We now come to the mechanism which provides the physical basis of the palaeomagnetic method as applied to igneous rocks, or other rocks heated without physical or chemical change in nature during metamorphism. Igneous rocks solidify, the magnetic minerals crystallize out and cool. At the Curie points of the magnetic constituents magnetic order sets in and, just below the Curie temperature, the spontaneous magnetization is weak. Anisotropy, from whatever source, is even weaker. Thermal energy is high compared to the barriers to magnetization change and the magnetic configuration in the system quickly reaches the thermal equilibrium corresponding to the presence or absence of an ambient magnetic field. This will be so regardless of the absolute value of the Curie temperature, so that the process would be equally effective for minerals or other materials with Curie points below room temperature, such as ulvöspinel. Although such minerals will not contribute to the natural remanent magnetization of rocks, they may acquire remanence in laboratory experiments aimed at understanding the processes believed to operate in nature, and the properties of the minerals themselves have intrinsic interest. The rapid approach to thermal equilibrium will also take place regardless of the grain size or other microstructural properties. Minerals in the monodomain state will be superparamagnetic regardless of their volume, K u v being less than kT because K u is small.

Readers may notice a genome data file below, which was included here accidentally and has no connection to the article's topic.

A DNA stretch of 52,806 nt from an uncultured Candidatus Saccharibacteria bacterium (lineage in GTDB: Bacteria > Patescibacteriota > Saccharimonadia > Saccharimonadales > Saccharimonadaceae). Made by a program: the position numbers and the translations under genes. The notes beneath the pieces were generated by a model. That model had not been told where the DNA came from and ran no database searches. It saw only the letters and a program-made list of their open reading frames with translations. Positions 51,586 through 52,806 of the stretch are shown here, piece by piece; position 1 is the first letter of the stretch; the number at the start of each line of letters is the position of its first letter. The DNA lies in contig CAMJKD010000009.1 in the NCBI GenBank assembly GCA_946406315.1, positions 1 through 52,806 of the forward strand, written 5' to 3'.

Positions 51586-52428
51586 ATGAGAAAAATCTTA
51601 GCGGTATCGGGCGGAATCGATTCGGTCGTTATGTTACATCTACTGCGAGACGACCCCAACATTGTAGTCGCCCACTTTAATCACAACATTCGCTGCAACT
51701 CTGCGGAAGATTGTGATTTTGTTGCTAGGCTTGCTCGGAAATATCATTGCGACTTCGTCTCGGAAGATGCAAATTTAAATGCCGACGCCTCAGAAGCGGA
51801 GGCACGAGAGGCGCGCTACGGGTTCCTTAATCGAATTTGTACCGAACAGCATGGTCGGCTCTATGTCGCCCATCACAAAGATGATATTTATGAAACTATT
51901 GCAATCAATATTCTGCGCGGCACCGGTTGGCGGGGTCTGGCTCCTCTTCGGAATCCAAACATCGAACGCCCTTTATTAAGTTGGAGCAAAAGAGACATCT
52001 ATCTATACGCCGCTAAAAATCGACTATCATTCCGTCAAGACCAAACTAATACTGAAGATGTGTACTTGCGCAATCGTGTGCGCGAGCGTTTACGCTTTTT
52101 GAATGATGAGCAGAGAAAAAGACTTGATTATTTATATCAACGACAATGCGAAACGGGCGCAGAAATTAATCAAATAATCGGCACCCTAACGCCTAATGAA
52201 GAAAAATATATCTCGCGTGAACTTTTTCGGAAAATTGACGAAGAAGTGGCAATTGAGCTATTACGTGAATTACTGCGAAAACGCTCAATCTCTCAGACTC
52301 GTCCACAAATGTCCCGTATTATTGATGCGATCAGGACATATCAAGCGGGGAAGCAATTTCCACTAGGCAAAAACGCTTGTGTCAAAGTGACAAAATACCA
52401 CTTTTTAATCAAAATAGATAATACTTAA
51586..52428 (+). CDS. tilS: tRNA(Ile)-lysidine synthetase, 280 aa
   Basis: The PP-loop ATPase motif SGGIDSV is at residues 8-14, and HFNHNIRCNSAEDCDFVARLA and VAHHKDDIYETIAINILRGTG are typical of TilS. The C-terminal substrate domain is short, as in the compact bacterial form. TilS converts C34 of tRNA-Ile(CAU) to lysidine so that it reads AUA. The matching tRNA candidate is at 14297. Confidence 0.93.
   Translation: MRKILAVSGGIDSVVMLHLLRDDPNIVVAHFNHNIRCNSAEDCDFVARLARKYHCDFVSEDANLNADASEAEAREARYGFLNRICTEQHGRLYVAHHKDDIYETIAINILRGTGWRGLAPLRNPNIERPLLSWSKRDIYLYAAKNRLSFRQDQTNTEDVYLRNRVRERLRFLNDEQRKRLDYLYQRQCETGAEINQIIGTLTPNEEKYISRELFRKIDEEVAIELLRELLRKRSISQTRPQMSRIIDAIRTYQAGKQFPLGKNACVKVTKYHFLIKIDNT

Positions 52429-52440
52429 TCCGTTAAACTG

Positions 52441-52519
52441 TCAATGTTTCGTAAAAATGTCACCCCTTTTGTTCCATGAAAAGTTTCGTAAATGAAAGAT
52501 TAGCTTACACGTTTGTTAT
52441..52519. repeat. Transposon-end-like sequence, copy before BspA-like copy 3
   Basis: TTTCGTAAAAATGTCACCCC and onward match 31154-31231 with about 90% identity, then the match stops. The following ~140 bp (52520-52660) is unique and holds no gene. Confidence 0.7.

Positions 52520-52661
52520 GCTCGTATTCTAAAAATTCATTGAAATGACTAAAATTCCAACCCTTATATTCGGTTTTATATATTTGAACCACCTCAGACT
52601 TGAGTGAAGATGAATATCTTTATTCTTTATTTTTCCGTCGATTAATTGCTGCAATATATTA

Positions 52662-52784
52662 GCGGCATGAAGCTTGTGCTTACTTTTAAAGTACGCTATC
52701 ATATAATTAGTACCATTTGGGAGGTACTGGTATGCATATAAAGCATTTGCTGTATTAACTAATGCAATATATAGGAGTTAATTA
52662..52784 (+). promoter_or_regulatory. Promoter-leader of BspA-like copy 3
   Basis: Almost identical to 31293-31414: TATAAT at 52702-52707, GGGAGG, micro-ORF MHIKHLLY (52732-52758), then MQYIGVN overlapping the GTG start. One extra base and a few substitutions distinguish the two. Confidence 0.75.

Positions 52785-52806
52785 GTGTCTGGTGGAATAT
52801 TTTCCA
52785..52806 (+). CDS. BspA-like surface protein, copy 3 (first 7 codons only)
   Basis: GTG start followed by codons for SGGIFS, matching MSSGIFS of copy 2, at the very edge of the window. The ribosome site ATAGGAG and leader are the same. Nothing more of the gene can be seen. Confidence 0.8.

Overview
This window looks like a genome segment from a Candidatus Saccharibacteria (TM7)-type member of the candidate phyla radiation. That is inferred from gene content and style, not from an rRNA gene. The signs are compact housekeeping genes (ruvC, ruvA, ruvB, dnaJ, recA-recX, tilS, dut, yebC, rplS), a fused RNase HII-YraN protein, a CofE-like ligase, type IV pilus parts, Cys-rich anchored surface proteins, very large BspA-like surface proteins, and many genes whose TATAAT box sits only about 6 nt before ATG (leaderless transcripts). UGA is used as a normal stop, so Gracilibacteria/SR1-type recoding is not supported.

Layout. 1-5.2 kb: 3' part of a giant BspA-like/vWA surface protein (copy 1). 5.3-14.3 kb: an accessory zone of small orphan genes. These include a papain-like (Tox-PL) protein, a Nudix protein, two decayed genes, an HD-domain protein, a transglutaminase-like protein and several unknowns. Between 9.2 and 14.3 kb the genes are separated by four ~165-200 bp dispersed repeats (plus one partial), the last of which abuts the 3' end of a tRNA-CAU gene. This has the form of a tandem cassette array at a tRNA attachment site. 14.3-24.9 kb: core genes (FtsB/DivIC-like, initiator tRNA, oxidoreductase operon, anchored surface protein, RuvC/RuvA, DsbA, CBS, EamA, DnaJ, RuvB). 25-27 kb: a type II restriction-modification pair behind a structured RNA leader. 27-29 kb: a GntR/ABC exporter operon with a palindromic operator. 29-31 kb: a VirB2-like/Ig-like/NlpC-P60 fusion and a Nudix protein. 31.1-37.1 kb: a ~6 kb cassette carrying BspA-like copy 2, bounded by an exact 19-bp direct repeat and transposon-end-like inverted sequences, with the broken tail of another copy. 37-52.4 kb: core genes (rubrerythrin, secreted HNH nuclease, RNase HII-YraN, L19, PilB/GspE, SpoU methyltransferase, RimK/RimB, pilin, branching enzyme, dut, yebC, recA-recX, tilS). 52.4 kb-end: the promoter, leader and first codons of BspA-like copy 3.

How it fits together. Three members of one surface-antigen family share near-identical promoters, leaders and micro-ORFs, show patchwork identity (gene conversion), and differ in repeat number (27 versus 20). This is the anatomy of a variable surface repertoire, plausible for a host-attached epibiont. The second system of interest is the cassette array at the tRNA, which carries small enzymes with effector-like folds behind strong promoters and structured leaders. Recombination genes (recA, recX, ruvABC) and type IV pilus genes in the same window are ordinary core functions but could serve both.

KeywordsDomain Wall Coercive Force Curie Point Mineral Magnetism Natural Remanent Magnetization
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